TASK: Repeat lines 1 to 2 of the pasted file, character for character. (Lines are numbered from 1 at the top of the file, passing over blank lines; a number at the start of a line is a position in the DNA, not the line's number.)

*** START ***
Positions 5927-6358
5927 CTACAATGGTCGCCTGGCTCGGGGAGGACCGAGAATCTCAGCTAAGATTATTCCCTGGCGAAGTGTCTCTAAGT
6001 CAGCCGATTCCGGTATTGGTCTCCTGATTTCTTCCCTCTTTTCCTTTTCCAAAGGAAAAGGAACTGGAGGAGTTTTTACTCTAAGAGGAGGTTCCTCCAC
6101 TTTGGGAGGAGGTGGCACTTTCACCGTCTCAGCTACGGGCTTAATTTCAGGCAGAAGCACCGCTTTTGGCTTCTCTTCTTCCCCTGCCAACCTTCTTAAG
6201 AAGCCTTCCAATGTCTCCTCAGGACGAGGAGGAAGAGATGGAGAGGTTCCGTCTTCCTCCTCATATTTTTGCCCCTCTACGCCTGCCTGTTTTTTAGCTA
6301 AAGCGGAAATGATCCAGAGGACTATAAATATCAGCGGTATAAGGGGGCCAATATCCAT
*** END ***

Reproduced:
Positions 5927-6358
5927 CTACAATGGTCGCCTGGCTCGGGGAGGACCGAGAATCTCAGCTAAGATTATTCCCTGGCGAAGTGTCTCTAAGT